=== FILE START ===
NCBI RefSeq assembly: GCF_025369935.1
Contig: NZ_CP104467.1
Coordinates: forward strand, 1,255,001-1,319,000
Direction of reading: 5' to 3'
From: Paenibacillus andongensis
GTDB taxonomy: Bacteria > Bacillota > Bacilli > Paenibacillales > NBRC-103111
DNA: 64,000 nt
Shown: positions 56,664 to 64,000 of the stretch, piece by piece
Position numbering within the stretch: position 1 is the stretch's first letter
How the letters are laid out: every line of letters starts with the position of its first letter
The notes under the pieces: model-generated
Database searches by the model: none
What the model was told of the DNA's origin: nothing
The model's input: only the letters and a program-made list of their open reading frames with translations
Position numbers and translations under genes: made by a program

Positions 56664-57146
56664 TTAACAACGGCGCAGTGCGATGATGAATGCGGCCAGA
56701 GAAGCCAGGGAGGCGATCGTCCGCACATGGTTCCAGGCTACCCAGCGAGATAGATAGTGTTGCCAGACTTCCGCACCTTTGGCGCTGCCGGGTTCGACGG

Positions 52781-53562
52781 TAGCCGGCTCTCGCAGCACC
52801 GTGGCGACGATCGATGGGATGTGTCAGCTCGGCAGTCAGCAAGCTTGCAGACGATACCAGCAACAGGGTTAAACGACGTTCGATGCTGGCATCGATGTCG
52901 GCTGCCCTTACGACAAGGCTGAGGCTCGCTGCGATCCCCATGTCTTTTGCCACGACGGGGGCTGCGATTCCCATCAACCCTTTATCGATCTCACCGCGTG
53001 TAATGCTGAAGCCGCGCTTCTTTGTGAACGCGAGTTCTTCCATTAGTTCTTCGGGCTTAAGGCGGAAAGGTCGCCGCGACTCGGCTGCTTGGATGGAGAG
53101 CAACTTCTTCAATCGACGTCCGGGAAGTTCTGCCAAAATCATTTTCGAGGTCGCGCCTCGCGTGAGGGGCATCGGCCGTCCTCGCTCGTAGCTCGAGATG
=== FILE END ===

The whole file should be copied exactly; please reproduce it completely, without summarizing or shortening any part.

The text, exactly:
NCBI RefSeq assembly: GCF_025369935.1
Contig: NZ_CP104467.1
Coordinates: forward strand, 1,255,001-1,319,000
Direction of reading: 5' to 3'
From: Paenibacillus andongensis
GTDB taxonomy: Bacteria > Bacillota > Bacilli > Paenibacillales > NBRC-103111
DNA: 64,000 nt
Shown: positions 56,664 to 64,000 of the stretch, piece by piece
Position numbering within the stretch: position 1 is the stretch's first letter
How the letters are laid out: every line of letters starts with the position of its first letter
The notes under the pieces: model-generated
Database searches by the model: none
What the model was told of the DNA's origin: nothing
The model's input: only the letters and a program-made list of their open reading frames with translations
Position numbers and translations under genes: made by a program

Positions 56664-57146
56664 TTAACAACGGCGCAGTGCGATGATGAATGCGGCCAGA
56701 GAAGCCAGGGAGGCGATCGTCCGCACATGGTTCCAGGCTACCCAGCGAGATAGATAGTGTTGCCAGACTTCCGCACCTTTGGCGCTGCCGGGTTCGACGG

Positions 52781-53562
52781 TAGCCGGCTCTCGCAGCACC
52801 GTGGCGACGATCGATGGGATGTGTCAGCTCGGCAGTCAGCAAGCTTGCAGACGATACCAGCAACAGGGTTAAACGACGTTCGATGCTGGCATCGATGTCG
52901 GCTGCCCTTACGACAAGGCTGAGGCTCGCTGCGATCCCCATGTCTTTTGCCACGACGGGGGCTGCGATTCCCATCAACCCTTTATCGATCTCACCGCGTG
53001 TAATGCTGAAGCCGCGCTTCTTTGTGAACGCGAGTTCTTCCATTAGTTCTTCGGGCTTAAGGCGGAAAGGTCGCCGCGACTCGGCTGCTTGGATGGAGAG
53101 CAACTTCTTCAATCGACGTCCGGGAAGTTCTGCCAAAATCATTTTCGAGGTCGCGCCTCGCGTGAGGGGCATCGGCCGTCCTCGCTCGTAGCTCGAGATG